Gulf Hammock is so small that I don't even consciously note it on my way north on U.S. 19 every year, en route to spending New Year's Eve at the Island Hotel, where I have gone for many of the last 31 years since photographer Bob Moreland and I stayed up all night with a couple of pitchers of margaritas, waiting for a ghost to show up.
The ghost never did show — at least as far as Bob and I could remember — but it was a dandy way to get the Times to pop for margaritas, which I think were disguised as steaks and salads on expense accounts.
It was about that time that I discovered Florida folk music and the songs of Will McLean. One of those songs was Wild Hog, about a specially fierce brute of the breed that, according to the song, lived there.
For me, it became a historical departure point, going from the new or mostly new Florida — places like New Port Richey and Spring Hill — to the old Florida places that Will and others wrote about, places like Tate's Hell. The sign for Gulf Hammock, sitting alone on U.S. 19 between a defunct convenience store and a tiny post office serving a couple of hundred residents, is at the last flashing light before the one where you turn off to Cedar Key.
To look at the highway today, you wouldn't know it, but when I moved to the area in the early 1970s, there was only one traffic signal between New Port Richey and Tallahassee: the flashing yellow light at Grover Cleveland Boulevard in Homosassa.
Be that as it may, the sign for Gulf Hammock, at some level in my soul, sounds the initial guitar notes and I can hear Will's sonorous voice beginning to sing:
There's a wild hog, in Gulf Hammock
I wouldn't wish on any man.
The timelessness of the place takes hold. Cedar Key changes, but at a more stately pace. The buildings stay the same. The old L&M Bar closed a few years ago but looks inviting for anyone who wants to come in and take another shot at operating it.
Still admiring the way the sun has burned some but not all of the sea fog off of the surrounding water, I settle in at Tony's Seafood Restaurant, where I know a bowl of his three-time national award-winning clam chowder will put me right with the world.
It does for almost 15 minutes and then the phone rings.
I should have left it off.
But my wife was following me in her own car because her job may have required her to return.
"Do you know where Gulf Hammock is?" said my wife, who was stranded there with car troubles.
I did and recalled the closed convenience store and the tiny post office where residents have their own keys to come in and pick up their mail. It could be a weird place to be alone, with darkness on its way.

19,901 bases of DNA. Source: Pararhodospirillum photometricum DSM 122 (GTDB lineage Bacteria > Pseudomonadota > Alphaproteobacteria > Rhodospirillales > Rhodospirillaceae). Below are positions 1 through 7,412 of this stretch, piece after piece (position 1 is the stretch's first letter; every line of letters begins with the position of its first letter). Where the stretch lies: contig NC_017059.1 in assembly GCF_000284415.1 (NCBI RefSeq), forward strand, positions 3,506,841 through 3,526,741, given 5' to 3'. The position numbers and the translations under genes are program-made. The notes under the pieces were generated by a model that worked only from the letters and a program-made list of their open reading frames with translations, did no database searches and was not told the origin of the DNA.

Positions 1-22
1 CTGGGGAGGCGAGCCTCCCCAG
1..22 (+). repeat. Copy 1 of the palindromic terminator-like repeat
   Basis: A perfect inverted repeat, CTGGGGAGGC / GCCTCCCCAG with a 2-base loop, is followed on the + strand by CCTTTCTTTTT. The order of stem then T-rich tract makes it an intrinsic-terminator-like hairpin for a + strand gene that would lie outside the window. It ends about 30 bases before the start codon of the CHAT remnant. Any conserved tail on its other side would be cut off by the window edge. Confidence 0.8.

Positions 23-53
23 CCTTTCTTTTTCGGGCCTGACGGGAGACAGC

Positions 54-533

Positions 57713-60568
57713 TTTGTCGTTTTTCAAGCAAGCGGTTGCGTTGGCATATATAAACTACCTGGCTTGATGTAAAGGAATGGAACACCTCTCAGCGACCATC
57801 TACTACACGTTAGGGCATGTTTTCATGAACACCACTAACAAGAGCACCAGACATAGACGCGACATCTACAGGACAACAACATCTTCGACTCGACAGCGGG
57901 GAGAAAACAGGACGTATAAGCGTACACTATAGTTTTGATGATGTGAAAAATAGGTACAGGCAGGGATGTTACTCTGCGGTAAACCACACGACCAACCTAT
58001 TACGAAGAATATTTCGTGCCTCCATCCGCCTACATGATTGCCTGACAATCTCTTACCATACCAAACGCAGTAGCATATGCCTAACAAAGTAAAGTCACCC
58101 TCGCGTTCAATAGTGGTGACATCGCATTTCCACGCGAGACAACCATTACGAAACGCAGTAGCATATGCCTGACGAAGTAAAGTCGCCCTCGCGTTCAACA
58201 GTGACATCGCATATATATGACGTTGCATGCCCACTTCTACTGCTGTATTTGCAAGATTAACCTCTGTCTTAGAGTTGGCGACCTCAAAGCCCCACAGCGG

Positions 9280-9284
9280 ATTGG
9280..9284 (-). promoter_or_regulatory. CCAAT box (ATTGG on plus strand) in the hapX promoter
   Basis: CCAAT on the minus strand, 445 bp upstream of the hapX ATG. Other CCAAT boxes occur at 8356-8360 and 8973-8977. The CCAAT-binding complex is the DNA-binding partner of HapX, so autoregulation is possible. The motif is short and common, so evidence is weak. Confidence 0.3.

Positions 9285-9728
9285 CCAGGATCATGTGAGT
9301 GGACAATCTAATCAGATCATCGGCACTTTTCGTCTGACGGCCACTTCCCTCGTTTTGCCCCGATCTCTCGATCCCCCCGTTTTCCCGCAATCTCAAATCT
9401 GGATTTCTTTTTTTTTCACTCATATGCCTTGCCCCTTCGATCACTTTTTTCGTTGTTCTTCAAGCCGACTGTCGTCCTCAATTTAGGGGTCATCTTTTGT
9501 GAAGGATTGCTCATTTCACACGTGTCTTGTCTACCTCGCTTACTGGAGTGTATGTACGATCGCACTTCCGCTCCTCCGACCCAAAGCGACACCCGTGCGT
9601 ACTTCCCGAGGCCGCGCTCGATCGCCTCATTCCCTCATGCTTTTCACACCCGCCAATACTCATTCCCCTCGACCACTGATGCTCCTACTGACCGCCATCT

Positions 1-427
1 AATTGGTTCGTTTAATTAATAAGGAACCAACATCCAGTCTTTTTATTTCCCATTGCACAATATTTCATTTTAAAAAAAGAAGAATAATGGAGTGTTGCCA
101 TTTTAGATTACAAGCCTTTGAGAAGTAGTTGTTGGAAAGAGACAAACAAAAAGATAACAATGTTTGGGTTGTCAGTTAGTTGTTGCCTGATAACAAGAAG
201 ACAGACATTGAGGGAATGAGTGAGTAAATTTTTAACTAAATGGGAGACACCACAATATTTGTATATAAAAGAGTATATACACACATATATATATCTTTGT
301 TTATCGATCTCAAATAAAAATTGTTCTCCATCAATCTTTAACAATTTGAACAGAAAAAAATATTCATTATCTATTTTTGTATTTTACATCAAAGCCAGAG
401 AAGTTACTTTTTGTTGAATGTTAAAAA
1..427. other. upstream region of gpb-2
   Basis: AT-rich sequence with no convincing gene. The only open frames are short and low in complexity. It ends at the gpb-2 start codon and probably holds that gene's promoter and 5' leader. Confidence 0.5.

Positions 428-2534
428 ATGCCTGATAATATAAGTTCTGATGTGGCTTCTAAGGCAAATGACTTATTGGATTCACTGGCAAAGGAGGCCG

But she had plenty of company. Three men and a woman, all postal patrons, had made her car a community project.
"There's one guy under the hood and he says it looks like the alternator," my wife said.
It took me almost 40 minutes to drive there and the post office crowd stayed until I pulled up and then, with a wave, they all went to their vehicles and disappeared. Without us having a chance to thank them.
Leaving her car there, we made it back just in time for our dinner reservations and a great meal prepared by Island Hotel chef Jahn McCumbers and her assistant, Kim Cash, that put us back to rights for a while, until two members of our party got sick with a 36-hour virus. I got so busy with everybody else's devils I forgot to wrestle with my own.
Going back to arrange for the tow, we discovered one plus. If my wife had made it to Cedar Key, we would have been 106 miles away, with a cutoff tow distance to 100 miles on our AAA, but Gulf Hammock was only about 70 miles away.
So that was good, but as we waited for the tow truck, I saw three carloads of people pull into the parking lot of the closed convenience store, and then saw their occupants go back to a concrete slab back in the woods.
"I knew it!" I said.
"Knew what?" she asked.
"I knew those people were up to no good. I'm going to investigate."
(It's not like we didn't have time. The tow truck driver made it in pretty good time, but come on. Gulf Hammock?)
I stepped back quietly.
"What was it?" she asked.
"Umm ... cat feeders. They were putting food out for feral cats."
And in the midst of it all, I heard Will McLean laughing over my efforts to put life, death, good, evil and the universe into the crucible that I had made of Gulf Hammock.
Will, the ultimate literary constructionist, was speaking to a college class when a student brought up Wild Hog and asked an extremely convoluted question about whether the hog was a symbol for evil and whether the use of brown and yellow sand meant there was opportunity for redemption ... and. ...
"Son," Will interrupted him, "it's just a song about a pig."